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Evangelical Vs Catholic

Two prominent forms of faith are Evangelical and Catholic. At first glance, both may appear similar because they share core similar doctrines such as the divinity of Jesus, the authority of the Bible, and the concept of the Trinity. However, upon closer inspection, the two differ fundamentally in their approaches. Let’s take a closer look at the differences between the two.

What is an Evangelical?

Evangelical Christians are part of the Protestant movement that emphasizes the need for a personal conversion experience, often called “born again.” Evangelicals place a high value on the authority and inerrancy of the Bible while prioritizing sharing the Christian message of salvation through Jesus Christ, or evangelism. 

Scripture plays a central role in defining the Evangelical faith. Furthermore, the concept of a personal relationship with Jesus Christ, rooted in scripture, maintains a key focal point. Finally, Evangelicals focus on the Holy Spirit and His role over the church as the mediator between God and mankind. Overall, the focus emphasizes sharing the Christian faith with others.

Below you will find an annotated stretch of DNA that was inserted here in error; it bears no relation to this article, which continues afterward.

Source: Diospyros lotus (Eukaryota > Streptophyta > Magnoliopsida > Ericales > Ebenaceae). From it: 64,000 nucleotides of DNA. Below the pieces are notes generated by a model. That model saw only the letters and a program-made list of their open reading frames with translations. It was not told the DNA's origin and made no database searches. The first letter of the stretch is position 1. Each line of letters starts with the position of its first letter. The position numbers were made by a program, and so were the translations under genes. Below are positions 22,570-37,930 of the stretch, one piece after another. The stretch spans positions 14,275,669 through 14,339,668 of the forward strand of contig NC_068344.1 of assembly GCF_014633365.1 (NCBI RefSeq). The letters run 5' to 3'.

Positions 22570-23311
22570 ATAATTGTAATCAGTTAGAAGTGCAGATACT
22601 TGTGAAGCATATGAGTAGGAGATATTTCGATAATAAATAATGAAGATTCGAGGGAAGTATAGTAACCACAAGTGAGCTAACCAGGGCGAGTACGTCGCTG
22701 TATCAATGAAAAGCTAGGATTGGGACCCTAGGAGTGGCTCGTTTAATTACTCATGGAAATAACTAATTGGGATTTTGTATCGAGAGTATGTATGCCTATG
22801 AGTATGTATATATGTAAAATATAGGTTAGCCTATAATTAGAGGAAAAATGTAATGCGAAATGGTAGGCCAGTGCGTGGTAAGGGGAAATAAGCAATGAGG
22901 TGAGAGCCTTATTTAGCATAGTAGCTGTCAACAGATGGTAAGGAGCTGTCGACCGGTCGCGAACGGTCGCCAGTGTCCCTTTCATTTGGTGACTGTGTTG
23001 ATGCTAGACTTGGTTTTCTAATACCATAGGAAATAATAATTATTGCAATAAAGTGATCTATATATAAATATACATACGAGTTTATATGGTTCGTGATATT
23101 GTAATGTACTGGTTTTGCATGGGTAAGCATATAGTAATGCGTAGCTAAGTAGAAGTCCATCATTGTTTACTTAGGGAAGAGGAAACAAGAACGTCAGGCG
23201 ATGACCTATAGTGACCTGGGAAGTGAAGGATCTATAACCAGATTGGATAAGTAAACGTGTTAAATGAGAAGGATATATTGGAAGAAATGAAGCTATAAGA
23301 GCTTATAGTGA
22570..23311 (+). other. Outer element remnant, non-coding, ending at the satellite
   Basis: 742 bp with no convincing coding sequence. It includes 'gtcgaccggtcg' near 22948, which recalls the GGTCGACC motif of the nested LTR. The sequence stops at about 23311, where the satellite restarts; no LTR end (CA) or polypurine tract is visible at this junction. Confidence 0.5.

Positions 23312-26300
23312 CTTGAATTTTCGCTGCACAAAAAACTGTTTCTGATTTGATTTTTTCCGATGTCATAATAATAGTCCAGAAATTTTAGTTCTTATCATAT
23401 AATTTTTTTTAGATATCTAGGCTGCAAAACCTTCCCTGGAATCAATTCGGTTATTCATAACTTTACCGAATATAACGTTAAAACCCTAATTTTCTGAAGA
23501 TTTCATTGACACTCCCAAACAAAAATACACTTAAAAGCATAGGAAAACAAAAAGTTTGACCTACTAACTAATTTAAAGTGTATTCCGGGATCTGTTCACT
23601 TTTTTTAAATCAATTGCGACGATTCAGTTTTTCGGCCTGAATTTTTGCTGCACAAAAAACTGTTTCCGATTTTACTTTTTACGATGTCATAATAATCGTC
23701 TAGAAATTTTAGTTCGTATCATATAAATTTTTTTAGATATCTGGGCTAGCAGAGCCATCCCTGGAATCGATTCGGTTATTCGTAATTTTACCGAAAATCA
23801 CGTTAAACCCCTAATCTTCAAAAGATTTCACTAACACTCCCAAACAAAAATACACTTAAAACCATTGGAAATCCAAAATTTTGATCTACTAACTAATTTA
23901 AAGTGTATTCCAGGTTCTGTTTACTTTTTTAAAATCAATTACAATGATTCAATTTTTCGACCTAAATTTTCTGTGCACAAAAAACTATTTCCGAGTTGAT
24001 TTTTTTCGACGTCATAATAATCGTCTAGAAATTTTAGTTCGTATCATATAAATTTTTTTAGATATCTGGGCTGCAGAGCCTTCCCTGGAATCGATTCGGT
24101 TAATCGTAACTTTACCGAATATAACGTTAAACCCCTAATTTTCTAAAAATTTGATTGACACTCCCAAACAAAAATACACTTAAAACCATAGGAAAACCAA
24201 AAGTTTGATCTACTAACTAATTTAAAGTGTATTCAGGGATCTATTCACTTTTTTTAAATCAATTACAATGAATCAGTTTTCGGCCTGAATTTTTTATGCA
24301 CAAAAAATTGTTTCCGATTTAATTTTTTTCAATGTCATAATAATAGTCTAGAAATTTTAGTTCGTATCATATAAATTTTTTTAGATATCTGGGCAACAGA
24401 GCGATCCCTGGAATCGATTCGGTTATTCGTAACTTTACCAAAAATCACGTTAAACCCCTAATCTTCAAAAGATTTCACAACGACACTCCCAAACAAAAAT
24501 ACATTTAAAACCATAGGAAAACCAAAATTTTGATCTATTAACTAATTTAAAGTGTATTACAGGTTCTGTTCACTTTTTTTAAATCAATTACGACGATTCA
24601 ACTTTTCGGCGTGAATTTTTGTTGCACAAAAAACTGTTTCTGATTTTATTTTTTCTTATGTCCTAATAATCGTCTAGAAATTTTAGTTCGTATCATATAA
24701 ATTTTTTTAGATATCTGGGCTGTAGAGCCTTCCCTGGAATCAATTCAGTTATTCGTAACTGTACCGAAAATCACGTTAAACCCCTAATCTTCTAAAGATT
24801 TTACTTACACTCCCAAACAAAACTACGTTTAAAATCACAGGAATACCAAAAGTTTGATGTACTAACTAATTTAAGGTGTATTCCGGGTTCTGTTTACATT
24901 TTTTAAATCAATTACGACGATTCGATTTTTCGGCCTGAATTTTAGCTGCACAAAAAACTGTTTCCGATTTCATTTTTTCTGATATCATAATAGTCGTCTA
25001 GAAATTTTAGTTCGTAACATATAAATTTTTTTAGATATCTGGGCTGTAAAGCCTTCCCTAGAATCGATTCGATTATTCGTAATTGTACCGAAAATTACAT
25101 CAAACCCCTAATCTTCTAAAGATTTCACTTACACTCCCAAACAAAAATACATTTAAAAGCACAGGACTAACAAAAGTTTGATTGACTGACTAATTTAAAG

What is a Catholic?

Catholics belong to the Roman Catholic Church, one of the oldest religious institutions in the world. Catholics believe in the authority of the Church, which is headed by the Pope, and they place a high value on tradition, liturgy, and the sacraments. The Church regards both scripture and church tradition as authoritative sources of divine revelation. 

Another central focus for Catholicism is the seven sacraments: baptism, confirmation, Eucharist, penance, anointing of the sick, holy orders, and matrimony. The sacraments are considered channels of grace and are integral to the faith. Additionally, Catholics have a rich tradition of venerating saints and asking them for intercession, especially the Virgin Mary. 

Evangelical Origin